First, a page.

To estimate the W's mass, the scientists carried out randomized computer simulations of collisions, for different hypothetical values of the W mass, to see what value gave the best fit to the electron energies and trajectories in the nearly half million recorded events. They conclude that the W mass is 80.401 Gigaelectronvolts (GeV), with an uncertainty of 0.044 GeV--the most accurate measurement to date. (Using Einstein's rule that E = mc2, physicists routinely measure particle masses in energy units. On this scale the proton's mass is 0.938 GeV). Adding the new result to the existing set of W mass measurements will lead to a small upward revision of the previous "world average" mass estimate, which stood at 80.399 GeV, and more significantly will reduce the overall uncertainty in that value.
Searching for the Higgs boson is a more demanding task yet. Collisions can produce Higgs bosons in a variety of ways, and several distinct decay modes lead to a variety of experimental signature that physicists must look for. To tackle this complex task, teams from DZero and from the Collider Detector at Fermilab (CDF), the Tevatron's other detection system, pooled data collected over many years. Computer simulations to compare the data with projected results for a given Higgs mass are also more complicated, since they have to juggle several different Higgs production and decay possibilities to settle on a "best fit" to all the experimental results.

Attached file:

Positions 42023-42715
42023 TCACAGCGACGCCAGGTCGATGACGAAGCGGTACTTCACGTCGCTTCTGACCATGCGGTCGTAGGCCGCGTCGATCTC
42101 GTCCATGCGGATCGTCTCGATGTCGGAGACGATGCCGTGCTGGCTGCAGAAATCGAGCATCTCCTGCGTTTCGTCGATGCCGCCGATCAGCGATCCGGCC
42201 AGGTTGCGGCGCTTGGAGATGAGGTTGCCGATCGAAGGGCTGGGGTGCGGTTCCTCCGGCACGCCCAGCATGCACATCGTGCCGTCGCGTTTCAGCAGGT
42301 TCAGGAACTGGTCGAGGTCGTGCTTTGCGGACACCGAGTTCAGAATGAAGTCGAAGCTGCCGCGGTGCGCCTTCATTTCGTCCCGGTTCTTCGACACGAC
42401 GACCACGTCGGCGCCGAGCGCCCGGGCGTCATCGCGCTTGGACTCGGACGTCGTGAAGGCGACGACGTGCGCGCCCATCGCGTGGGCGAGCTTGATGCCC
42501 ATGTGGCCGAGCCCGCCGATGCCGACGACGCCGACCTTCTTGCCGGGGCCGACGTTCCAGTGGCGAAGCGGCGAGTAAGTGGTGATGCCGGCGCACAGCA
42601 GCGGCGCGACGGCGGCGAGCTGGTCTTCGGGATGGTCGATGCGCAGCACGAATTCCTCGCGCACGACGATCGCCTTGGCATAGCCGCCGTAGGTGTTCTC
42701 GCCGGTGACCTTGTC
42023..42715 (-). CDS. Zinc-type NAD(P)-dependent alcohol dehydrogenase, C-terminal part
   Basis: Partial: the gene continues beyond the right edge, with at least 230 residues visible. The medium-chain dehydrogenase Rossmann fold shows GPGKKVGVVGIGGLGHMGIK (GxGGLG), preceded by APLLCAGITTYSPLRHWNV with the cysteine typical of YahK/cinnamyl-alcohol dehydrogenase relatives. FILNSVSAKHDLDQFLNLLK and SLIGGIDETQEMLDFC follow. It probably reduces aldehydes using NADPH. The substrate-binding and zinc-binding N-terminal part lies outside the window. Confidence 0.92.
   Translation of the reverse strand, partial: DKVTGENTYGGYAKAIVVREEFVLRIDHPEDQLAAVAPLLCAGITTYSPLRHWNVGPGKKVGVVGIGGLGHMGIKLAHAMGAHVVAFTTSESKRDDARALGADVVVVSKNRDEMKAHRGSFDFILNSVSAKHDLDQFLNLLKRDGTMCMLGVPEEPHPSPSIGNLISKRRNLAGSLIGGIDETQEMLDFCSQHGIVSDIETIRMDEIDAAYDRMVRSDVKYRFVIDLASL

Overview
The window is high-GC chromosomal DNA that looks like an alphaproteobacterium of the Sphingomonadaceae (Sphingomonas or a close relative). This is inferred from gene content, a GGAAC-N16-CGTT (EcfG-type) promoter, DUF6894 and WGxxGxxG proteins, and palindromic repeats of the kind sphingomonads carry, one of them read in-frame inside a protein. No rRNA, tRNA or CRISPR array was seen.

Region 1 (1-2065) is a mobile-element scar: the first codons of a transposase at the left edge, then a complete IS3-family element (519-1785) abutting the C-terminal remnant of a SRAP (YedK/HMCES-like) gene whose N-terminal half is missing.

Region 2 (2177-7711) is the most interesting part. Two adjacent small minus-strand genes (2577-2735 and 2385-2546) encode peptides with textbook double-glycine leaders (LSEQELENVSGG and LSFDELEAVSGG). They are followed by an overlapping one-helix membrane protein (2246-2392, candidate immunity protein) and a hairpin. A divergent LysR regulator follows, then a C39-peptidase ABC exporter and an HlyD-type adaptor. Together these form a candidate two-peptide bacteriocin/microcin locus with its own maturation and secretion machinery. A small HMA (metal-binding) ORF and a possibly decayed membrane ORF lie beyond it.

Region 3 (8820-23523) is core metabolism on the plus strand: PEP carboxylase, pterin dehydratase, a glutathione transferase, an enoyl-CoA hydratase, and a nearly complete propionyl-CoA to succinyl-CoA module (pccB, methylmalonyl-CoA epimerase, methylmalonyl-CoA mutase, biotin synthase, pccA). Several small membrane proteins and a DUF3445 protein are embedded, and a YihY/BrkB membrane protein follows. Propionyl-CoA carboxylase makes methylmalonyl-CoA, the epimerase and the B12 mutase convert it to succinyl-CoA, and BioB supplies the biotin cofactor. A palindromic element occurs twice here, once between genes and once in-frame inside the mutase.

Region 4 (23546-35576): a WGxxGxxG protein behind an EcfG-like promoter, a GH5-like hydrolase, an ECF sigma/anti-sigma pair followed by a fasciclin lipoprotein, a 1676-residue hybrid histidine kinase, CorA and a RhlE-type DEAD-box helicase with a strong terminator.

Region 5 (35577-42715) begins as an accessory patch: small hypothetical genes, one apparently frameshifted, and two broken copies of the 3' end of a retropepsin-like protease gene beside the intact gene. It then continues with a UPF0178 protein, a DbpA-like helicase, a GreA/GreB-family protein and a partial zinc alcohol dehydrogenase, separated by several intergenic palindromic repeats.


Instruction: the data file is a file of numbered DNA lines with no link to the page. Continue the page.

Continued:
The Fermilab experiments have not yet found a Higgs boson, but that negative result limits the mass it might have. Scientists already knew that the Higgs mass must be greater than 114 GeV, or it would have been found already. And a combination of other experimental evidence and theoretical arguments mean that the mass cannot be more 185 GeV. The DZero and CDF teams now add a further restriction, concluding that there's less than one chance in 20 that the Higgs could have a mass between 160 and 170 GeV. The Fermilab experiments were particularly sensitive in that range because a Higgs with that mass would create an experimental signature that's easier to detect.
Both teams continue to run experiments, and by the end of 2010 they should have more than doubled the number of events they have collected and analyzed so far. That amount of data should allow the scientists to extend the sensitivity of their search to the full mass range and to get close to either finding the Higgs boson or beginning to suspect that it may not exist. Either conclusion would be momentous.
-- David Lindley, National Science Foundation
Fermi National Accelerator Laboratory
University of Florida, Gainesville
CDF webpage: www-cdf.fnal.gov/
DZero webpage: www-d0.fnal.gov/
About National Science Foundation
The National Science Foundation (NSF) is an independent federal agency created by Congress in 1950 "to promote the progress of science; to advance the national health, prosperity, and welfare; to secure the national defense…" With an annual budget of about $6.06 billion, we are the funding source for approximately 20 percent of all federally supported basic research conducted by America's colleges and universities. In many fields such as mathematics, computer science and the social sciences, NSF is the major source of federal backing.